AUSTIN, Texas—John Sibley Butler, director of the Herb Kelleher Center for Entrepreneurship and the IC2 Institute at The University of Texas at Austin, was presented the Booker T. Washington Legacy Award June 4 by The New Coalition for Economic and Social Change, a nonprofit devoted to advancing conservative multiculturalism.
Butler, a professor of management at the McCombs School of Business, was honored because of his research on the importance of business enterprise for wealth creation and job creation. As director of the Kelleher Center and the IC2 Institute, Butler has been dedicated to both the teaching and the “doing” of entrepreneurship.
“My father, who held degrees in agriculture and was a country agent and entrepreneur in Louisiana during his lifetime, considered Booker T. Washington among the greatest of all Americans,” Butler said. “It was a delight to meet Booker T. Washington’s granddaughter, who was present at the awards ceremony.”
Butler has published extensively in the area of organizational science and entrepreneurship. His publications include “Immigrant and Minority Entrepreneurship: The Continuous Birth of American Communities” (with George Kozmetsky); “All That We Can Be: Black Leadership and Racial Integration the Army Way” (with Charles C. Moskos); and “Entrepreneurship and Self-Help Among Black Americans: A Reconsideration of Race and Economics.”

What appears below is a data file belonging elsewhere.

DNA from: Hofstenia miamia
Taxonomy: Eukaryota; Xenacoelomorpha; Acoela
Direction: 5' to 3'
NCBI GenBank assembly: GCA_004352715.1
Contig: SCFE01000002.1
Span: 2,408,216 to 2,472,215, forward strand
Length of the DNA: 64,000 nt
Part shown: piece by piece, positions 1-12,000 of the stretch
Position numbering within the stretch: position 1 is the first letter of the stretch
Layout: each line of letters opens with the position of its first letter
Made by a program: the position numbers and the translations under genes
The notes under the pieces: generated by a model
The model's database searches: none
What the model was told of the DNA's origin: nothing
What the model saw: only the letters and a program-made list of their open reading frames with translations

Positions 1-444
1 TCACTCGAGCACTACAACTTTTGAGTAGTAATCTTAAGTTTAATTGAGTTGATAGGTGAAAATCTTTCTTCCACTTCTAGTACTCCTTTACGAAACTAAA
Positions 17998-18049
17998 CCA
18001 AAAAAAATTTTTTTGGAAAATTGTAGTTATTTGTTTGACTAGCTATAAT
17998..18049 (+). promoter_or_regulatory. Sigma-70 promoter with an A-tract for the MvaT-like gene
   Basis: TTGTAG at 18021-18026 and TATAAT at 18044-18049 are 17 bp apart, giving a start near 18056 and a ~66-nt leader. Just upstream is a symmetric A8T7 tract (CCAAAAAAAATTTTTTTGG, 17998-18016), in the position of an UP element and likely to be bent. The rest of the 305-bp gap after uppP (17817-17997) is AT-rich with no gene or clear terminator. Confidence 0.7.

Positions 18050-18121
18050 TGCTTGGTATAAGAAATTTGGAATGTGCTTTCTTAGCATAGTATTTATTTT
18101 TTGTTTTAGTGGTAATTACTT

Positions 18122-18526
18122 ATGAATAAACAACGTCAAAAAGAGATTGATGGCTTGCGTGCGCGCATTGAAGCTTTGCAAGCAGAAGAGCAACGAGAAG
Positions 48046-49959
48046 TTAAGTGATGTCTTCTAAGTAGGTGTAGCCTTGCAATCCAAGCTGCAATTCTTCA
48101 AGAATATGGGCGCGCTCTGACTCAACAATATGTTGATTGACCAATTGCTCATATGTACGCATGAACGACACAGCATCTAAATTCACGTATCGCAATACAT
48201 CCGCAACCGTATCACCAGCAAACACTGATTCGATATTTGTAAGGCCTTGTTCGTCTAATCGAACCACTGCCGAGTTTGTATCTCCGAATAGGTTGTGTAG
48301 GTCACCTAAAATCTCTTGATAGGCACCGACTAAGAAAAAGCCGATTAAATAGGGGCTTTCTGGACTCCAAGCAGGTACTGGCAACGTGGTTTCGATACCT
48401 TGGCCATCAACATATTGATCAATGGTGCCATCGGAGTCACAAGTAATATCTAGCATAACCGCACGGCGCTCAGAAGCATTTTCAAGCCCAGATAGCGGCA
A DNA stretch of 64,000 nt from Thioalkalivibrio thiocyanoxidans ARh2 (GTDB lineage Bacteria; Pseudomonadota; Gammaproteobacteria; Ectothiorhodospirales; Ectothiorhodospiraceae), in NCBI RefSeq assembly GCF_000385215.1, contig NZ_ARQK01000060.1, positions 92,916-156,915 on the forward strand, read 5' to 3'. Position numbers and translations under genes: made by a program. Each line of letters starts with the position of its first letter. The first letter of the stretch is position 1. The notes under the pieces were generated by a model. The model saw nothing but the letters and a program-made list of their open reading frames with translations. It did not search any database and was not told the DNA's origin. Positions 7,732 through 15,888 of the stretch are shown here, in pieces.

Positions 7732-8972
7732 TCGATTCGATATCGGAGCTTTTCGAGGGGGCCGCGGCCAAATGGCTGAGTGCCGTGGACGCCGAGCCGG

The award was given in Chicago at a conference to celebrate Booker T. Washington’s 150th birthday. Booker T. Washington was the founder of the Tuskegee Institute (now Tuskegee University), an institution dedicated to teaching former slaves the practical skills needed to succeed at farming or other trades. One of his major goals was to introduce students to wealth creation through entrepreneurship.
Washington’s legacy also includes hiring George Washington Carver as a professor at Tuskegee. An agricultural chemist and inventor, Carver created hundreds of applications for peanuts, sweet potatoes, soybeans and pecans, as well as helping southern farmers economically through improvements to practical items such as adhesives, bleach, ink, instant coffee and paper. Carver also invented the crop rotation method, which was revolutionary for southern farmers and the national economy.
For more information contact: Rob Meyer, McCombs School of Business, 512-476-6746; John Sibley Butler, McCombs School of Business, 512-471-4788.